GoalsOnTrack is an interesting one because it combines a lot of these other systems into one package. You have goals, and you do things to achieve them, but they also incorporate visualization, habit-building and even a goal journal to see how your go along the way. There are charts, graphs, and mobile apps too, making it a fairly complete system. Is it for you? Check it out for about $70/year.
Strides is like Lifetick in that is uses S.M.A.R.T. goals, but also combines aspects of GTD, too. It breaks down its tracking system into four groups: goals, habits, average, and project. Once you’ve picked what you’re tracking, there are quick and easy ways to log your behavior, plus alerts to help you remember when to accomplish things. Plus there’s a web app and mobile versions, so you’re always prepared no matter where you are.
With Coach.me, you’ve got a few options. If you want to track a habit (one that can lead to a goal, for example), then you can get their app and go from there. However, they also have coaching packages for both individuals and teams, where they can help give you guidance on achieving your goals. Having a personal touch like that is rare, and I dig the concept.
Microsoft Excel/Apple Numbers
That’s right, you can track your goals with a simple spreadsheet. A quick Google search can show you a bunch of different templates available for charting your goals, and if not, there are also other guides online, too. So what do you do? Easy. Make a spreadsheet with your goals, track them daily, and then turn them into a pie chart. And if you want to customize it, go ahead — it’s all up to you.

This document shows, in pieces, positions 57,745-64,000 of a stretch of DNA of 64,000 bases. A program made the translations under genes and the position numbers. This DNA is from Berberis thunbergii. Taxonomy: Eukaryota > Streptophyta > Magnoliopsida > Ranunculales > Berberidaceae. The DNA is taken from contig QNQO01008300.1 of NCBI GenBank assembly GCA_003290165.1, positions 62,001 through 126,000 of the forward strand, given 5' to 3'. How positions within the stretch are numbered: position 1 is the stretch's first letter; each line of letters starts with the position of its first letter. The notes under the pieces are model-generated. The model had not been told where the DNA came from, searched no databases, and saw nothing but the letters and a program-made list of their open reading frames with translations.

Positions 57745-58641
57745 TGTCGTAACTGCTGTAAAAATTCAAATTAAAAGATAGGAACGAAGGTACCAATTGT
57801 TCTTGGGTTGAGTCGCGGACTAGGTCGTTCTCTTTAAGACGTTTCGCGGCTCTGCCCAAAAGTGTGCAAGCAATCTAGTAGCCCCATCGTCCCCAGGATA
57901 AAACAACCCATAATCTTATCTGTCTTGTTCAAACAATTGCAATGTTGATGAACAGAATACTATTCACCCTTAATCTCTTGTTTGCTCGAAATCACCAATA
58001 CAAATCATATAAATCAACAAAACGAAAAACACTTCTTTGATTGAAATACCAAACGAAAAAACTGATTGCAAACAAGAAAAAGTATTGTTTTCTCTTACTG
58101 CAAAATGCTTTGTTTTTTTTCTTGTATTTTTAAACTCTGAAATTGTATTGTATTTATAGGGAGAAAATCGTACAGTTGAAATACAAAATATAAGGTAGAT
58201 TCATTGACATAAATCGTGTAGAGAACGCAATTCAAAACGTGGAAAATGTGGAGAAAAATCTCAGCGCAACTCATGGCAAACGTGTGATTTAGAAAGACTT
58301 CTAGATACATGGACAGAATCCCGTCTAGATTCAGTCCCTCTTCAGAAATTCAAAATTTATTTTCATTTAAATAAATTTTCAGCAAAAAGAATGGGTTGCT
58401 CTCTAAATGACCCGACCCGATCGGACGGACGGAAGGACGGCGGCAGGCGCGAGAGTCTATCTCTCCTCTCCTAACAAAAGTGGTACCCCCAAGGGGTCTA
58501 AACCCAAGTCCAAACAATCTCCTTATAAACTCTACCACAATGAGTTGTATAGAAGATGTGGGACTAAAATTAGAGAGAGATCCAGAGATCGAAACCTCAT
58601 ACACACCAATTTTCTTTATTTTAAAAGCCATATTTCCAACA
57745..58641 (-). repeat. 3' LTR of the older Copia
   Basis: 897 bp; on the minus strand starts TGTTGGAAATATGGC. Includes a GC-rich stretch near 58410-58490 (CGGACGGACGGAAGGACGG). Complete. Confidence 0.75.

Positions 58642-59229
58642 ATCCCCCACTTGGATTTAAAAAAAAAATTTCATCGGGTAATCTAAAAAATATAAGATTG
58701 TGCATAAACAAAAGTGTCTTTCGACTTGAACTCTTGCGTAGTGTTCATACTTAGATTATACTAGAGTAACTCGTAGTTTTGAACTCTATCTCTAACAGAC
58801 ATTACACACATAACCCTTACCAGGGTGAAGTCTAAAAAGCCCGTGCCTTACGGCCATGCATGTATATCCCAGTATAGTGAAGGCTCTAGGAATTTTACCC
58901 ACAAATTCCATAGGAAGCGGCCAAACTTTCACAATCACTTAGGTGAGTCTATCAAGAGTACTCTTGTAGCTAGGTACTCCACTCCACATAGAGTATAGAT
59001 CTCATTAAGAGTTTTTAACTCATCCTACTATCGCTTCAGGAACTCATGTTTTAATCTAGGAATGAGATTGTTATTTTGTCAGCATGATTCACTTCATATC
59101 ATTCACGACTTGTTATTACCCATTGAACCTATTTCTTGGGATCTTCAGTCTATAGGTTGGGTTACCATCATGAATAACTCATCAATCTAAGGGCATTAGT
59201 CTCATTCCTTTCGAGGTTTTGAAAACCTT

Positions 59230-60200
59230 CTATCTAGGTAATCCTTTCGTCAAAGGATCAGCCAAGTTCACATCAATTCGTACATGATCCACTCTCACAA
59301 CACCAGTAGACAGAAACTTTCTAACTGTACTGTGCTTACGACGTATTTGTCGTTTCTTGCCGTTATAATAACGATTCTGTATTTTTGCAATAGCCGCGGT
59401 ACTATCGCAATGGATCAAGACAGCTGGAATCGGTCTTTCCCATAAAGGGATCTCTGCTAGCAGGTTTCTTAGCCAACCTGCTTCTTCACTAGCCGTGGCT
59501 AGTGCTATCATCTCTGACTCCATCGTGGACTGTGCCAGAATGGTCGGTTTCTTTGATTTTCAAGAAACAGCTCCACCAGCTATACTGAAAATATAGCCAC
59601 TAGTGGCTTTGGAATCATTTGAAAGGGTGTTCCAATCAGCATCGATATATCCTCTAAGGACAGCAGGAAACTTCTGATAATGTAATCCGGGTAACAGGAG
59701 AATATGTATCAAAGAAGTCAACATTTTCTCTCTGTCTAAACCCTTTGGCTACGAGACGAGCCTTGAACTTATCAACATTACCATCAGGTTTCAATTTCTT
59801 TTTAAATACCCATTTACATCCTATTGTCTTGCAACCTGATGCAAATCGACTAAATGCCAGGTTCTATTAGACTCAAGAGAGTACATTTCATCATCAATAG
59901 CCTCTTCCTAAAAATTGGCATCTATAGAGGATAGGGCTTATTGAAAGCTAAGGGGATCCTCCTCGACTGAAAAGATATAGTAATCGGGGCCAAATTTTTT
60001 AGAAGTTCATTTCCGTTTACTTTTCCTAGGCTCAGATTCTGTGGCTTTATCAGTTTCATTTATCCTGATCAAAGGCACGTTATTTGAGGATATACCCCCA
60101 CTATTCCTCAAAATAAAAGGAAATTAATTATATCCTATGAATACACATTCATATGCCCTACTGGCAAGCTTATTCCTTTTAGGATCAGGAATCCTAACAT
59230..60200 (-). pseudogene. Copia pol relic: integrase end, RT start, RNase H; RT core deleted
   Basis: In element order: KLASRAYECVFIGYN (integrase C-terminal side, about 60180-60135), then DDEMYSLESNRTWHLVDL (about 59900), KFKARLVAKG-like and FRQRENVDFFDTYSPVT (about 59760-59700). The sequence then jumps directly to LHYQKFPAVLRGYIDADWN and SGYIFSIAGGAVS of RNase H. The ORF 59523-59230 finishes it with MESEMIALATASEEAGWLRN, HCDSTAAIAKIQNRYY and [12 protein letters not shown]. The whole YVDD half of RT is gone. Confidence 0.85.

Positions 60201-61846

What I like about irunurun is that it has a points system. Like others in this list, there are goals, and then you have tasks to complete those goals. But here, every goal you complete will earn you points. And the more points you get, the more you’ll feel like you’re accomplishing things — because you are. And doesn’t that feel good?
Goal Tracker seems to be targeted toward students, but it will work just as well for one person. You can graph your goals out automatically, collaborate with your pals, create a goal bank, and even get professional reports. My favorite part here are the charts, which show you visually where you’re at and how successful you’re being. It’s free for three students, and after that, $2.99/mo for 5.
See? Now you’ve got no excuse not to get started on your goals. With that in mind, pick one of these systems, set your goal, make some plans and get started. The path of a 1,000 miles starts with a single step — or something like that — so begin your journey right now!